We have parallel stories, and the setting is Christmas, of course. The story lines, one of Christmas present, which features Sheriff Arrowroot being ordered to drag an elderly man to jail on Christmas Eve, appears to have a dead-sure predictable ending, except that it doesn’t. That’s all I’m giving away in this case.

The more flavorful thread is Nora Bonesteel’s. The Bonesteel women have “the sight”. Those who have followed McCrumb’s novels already know that, but a reminder doesn’t hurt. Nora is asked out to solve a haunted manse issue for some new-comers. I found this part vastly amusing.

The setting, for those unfamiliar with McCrumb’s work, is in the Appalachian Mountains. It was one of her novels that taught me how to pronounce the word correctly (all soft “a”s, as in apple). Her love of place comes through on the page, and as much as I love the Pacific Northwest where I have lived for most of my life, while I read this, a part of me positively yearn for the Smoky Mountains, which I only visited once as a (oh the shame) tourist. It’s a rare kind of engagement. You can say she casts a spell over the reader, if you wish.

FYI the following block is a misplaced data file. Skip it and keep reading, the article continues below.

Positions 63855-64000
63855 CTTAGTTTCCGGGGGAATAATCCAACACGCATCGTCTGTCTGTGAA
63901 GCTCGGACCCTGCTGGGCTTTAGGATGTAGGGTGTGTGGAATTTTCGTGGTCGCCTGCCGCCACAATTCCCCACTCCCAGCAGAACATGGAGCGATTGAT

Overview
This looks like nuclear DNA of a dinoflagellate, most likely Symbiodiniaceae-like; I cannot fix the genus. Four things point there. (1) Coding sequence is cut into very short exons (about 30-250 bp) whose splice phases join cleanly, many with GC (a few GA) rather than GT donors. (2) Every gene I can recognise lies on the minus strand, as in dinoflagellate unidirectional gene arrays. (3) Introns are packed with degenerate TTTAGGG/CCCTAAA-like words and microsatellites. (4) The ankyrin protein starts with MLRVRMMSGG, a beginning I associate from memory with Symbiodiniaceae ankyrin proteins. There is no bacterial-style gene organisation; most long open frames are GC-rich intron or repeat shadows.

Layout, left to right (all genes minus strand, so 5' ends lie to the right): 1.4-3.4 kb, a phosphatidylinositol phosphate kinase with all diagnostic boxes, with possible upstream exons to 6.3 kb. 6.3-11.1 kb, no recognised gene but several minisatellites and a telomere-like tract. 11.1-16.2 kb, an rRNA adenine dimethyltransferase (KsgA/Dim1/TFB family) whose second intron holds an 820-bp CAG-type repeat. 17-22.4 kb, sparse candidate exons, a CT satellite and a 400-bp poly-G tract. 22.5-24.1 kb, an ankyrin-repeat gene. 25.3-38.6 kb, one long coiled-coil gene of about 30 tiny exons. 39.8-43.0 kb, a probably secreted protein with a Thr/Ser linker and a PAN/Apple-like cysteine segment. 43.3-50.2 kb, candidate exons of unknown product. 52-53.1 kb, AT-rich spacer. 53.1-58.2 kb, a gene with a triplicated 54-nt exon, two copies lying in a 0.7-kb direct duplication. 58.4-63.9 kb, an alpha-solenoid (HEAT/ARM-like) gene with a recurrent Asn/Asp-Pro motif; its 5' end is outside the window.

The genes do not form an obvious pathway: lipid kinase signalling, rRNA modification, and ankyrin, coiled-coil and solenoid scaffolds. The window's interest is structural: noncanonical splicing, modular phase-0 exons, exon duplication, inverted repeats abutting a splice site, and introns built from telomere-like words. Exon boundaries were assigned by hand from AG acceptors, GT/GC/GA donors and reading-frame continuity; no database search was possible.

Ah. But that leads us to the descriptor I read in Net Galley. It is described there as a “Christian” novella. I confess it gave me pause. There are Christian novels, and there are Christian novels. Some are so heavy handed that they make terrible literature, from a critical viewpoint: we’re racing along, plot-wise, when someone announces that they should go to the Lord with their problem. A page and a half of long-winded prayer follows. Lather, rinse, repeat. I didn’t want to find myself stuck with a book like that, but a strong writer builds a bond of trust with her readers, and my sense was that McCrumb was unlikely to trash her own work in such a manner. I was correct, and the story is great. The single religious reference is central to the plot and is entirely consistent with the setting. Also, sometimes “Christian” is a sort of code to let the reader know there will be no profanity or sweaty sex scenes, and frankly, I was just as glad to be spared those.